Turning away from the presidential endorsement to the endorsements that we here on the board actually spend more of our staff time on — the state legislative and county races — this may not be a good year for our endorsees.
Now mind you, "not… a good year" is a relative thing. Typically, close to 75 percent of the people we endorse in general elections in South Carolina win. A "bad" year for our endorsees is 50 percent. There is a chance that this year, it may be even lower than that.
I should pause at this point to say, as I always do, that our endorsements aren’t about naming the person we think WILL win, but the person we think SHOULD win. You might say, "Duh!," but the fact is that a lot of people don’t seem to understand that. How else does one explain the people who say, when one of our endorsees loses, that we got it "wrong?"
But that doesn’t keep me from thinking about whether someone is going to win or not. I’m usually conscious of a candidate’s chances as we’re making the decision, and we tend to know when we’re backing a Don Quixote and when we’re not.
But the other day Cindi said something I hadn’t thought of — that we may be backing more losers than winners this time. That was based on the endorsements we had decided on up until that point (we’ve decided some more since then). If so, so be it. That won’t change our decisions. But I thought I’d share the thought with y’all.
Consider the ones we’ve done so far:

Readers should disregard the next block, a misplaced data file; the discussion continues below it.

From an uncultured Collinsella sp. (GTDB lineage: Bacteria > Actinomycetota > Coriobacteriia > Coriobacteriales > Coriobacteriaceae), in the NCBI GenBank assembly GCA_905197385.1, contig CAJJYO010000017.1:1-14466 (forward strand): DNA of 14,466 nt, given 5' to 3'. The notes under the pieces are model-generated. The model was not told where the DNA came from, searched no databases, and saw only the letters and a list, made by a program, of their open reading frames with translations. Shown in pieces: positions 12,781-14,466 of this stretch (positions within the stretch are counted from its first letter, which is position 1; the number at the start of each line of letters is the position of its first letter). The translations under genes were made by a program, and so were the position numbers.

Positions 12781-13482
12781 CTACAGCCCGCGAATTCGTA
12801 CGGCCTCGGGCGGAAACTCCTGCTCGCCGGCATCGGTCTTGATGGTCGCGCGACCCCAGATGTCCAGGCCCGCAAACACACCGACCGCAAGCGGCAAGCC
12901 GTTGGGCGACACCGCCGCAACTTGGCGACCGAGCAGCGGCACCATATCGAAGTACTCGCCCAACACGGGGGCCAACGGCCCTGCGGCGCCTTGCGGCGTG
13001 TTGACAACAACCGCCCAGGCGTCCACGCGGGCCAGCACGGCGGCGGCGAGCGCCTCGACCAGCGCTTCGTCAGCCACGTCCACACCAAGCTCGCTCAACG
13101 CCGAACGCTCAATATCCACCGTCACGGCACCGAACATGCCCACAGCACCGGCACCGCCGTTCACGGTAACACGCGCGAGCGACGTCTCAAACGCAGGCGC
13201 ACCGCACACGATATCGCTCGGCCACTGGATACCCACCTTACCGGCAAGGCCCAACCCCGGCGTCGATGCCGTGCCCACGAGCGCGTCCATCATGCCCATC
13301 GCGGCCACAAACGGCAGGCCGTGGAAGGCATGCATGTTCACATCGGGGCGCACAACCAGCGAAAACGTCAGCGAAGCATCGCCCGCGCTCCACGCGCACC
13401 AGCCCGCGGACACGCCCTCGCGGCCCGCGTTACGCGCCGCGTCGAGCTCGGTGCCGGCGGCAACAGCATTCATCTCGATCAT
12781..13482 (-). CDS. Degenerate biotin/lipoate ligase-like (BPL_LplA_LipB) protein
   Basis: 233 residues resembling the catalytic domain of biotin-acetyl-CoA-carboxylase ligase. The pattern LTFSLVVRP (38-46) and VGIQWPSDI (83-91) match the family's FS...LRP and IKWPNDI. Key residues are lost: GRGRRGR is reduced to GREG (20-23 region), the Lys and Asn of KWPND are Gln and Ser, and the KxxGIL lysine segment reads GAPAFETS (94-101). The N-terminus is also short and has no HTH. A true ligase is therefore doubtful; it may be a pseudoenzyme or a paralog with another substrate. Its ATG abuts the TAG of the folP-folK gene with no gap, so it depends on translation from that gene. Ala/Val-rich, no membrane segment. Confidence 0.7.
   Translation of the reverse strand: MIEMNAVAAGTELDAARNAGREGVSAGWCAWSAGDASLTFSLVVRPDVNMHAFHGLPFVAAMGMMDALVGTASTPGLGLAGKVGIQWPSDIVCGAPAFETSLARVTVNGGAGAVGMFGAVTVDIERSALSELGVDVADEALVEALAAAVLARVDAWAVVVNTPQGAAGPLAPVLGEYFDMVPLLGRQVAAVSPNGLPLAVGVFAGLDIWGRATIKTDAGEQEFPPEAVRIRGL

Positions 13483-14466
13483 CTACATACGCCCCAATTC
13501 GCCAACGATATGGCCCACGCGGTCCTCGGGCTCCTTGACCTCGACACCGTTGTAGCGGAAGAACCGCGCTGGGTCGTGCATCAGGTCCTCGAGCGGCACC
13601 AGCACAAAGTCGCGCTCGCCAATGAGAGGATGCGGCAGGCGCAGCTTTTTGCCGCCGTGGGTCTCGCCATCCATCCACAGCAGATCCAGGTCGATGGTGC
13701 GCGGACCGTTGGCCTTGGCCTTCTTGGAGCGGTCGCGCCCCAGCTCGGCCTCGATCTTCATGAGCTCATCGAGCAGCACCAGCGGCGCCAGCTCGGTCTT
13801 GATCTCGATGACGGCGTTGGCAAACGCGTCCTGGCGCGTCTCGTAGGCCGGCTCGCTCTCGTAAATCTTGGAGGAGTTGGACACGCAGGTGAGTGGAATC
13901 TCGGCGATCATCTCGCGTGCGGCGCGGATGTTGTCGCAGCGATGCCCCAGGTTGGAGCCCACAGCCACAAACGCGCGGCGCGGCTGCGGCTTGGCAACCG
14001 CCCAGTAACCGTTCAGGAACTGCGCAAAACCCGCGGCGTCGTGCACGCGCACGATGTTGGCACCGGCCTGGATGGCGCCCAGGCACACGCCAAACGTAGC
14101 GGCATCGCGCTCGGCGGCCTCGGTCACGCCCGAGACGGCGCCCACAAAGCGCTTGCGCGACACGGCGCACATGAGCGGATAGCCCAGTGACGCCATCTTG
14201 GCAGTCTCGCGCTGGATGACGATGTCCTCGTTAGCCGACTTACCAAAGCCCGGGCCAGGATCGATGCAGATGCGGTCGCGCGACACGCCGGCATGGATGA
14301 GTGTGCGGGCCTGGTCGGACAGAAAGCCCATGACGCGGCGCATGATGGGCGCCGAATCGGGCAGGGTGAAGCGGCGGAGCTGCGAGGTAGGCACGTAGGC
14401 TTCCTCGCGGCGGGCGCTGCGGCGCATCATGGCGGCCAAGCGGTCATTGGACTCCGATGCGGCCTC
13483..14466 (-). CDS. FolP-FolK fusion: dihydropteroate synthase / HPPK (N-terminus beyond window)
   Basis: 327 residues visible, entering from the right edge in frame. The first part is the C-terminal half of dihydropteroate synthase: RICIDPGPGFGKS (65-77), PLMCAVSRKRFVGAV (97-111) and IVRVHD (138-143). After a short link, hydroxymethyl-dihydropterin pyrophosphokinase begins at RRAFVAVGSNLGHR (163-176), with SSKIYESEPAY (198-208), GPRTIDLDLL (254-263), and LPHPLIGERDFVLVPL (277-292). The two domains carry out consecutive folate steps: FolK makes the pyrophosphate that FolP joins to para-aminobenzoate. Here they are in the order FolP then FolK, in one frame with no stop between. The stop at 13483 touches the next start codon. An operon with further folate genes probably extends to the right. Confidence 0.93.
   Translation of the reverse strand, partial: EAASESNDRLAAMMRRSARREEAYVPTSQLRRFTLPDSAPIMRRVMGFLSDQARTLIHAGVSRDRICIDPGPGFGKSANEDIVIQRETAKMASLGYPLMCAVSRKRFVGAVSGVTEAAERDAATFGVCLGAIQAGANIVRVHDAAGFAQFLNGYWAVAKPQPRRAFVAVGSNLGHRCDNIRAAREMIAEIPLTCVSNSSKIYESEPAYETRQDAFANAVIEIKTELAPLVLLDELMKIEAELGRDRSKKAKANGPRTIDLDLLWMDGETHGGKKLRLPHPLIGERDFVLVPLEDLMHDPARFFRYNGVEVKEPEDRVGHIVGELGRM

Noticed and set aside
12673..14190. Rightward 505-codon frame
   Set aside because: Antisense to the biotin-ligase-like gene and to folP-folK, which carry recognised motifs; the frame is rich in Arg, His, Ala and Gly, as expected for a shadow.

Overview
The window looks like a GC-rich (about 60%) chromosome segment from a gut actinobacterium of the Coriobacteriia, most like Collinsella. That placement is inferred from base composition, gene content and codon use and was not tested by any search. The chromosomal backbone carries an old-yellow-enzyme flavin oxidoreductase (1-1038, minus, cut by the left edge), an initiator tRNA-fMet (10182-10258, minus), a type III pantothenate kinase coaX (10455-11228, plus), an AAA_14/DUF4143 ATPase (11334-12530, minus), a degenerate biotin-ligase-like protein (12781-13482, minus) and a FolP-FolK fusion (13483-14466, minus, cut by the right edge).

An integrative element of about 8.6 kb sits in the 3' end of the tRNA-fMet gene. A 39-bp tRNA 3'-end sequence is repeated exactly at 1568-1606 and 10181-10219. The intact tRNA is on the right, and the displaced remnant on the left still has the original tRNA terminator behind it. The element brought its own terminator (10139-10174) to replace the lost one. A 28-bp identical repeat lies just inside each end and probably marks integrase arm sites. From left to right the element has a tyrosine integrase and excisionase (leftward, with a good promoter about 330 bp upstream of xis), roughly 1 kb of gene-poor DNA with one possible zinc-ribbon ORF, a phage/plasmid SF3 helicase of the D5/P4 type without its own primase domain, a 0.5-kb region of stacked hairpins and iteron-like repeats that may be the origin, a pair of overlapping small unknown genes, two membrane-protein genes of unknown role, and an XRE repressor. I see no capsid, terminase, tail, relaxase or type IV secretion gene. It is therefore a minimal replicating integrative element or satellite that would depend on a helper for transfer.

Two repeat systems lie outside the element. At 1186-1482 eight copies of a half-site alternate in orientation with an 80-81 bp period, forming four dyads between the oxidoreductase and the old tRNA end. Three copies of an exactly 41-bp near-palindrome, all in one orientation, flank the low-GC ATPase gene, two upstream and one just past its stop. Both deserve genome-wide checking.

- Jim Nelson — LIKELY TO LOSE — Conventional wisdom heavily favors the incumbent, Chip Huggins, in House District 85. This is the Irmo area, and Rep. Huggins is the Republican. Of course, the Irmese are quirky and can surprise you. Also, a Democrat could benefit from the Obama Effect, which is expected to pull up down-ballot Democrats even though Obama will lose the state himself. But not a Democrat who, like Mr. Nelson, is given to going up to strangers and telling them he thinks his taxes are too low. Not in this district.
- Michael Koska — LIKELY TO LOSE — There is no incumbent in this race, which should make it more of a toss-up. But Mr. Koska’s opponent in House District 77 is the closest thing you’ll find to an incumbent — Richland County Council Chairman Joe McEachern. Mr. McEachern is a strong candidate whom we’ve endorsed multiple times, including in the primary for this seat. Add to that the fact that Mr. Koska is a little-known white Republican in a district long held by a black Democrat (John Scott), and the usual math of elections in South Carolina runs against him. Mr. Koska has the ability to win over voters who sit down and listen to him at length as we did, but few voters ever do that. No, it’s not beyond the realm of possibility that Mr. Koska will pull this off, but he would need greater-than-usual help from his national ticket to do so, and that’s just not happening this year.
- Nikki Haley — ALMOST CERTAIN TO WIN. I could have told you before our interviews that Rep. Haley would hold on to her District 87 House seat. After talking to her and opponent Ed Gomez, it was a dead certainty. Yes, the McCain-Palin ticket may be imploding, but not so much as to deny re-election to this highly engaging Republican incumbent, not in Lexington County.
- Anton Gunn — DON’T KNOW, although I suspect GUNN HAS THE EDGE — What makes this one uncertain for the better-known and stronger candidate — Mr. Gunn — is that this has been a Republican district. In fact, Democrat Gunn lost to the incumbent, Bill Cotty, two years ago. But Mr. Cotty isn’t running, and the district has been evolving. Most of all in Mr. Gunn’s favor is the fact that if anybody is going to benefit from the Obama Effect, it would be him. He was Obama’s state political director. So I think he has the edge, but it’s just impossible to know without polling info, which I haven’t seen. All we know for sure is that we prefer Mr. Gunn to his opponent, David Herndon.
As always, you can look at all our endorsements from this year (going all the way back to the presidential primaries in January), plus columns related to endorsements, on this Web page.